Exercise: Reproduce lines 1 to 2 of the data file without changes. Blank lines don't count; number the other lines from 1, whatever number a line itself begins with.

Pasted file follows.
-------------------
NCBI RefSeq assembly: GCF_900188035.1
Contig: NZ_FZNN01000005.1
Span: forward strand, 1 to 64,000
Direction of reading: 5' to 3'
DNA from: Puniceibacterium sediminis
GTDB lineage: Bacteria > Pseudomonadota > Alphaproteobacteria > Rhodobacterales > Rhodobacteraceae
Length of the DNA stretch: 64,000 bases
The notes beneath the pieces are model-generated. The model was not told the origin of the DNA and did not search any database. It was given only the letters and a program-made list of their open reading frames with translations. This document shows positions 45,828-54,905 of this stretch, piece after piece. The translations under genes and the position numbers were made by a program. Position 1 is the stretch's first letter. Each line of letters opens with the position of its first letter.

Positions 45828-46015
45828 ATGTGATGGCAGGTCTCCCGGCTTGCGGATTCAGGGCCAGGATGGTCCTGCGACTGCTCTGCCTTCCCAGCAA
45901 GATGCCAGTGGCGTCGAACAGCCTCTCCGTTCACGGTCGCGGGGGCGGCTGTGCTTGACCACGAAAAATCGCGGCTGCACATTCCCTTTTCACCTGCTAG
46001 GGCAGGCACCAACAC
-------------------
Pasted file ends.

NCBI RefSeq assembly: GCF_900188035.1
Contig: NZ_FZNN01000005.1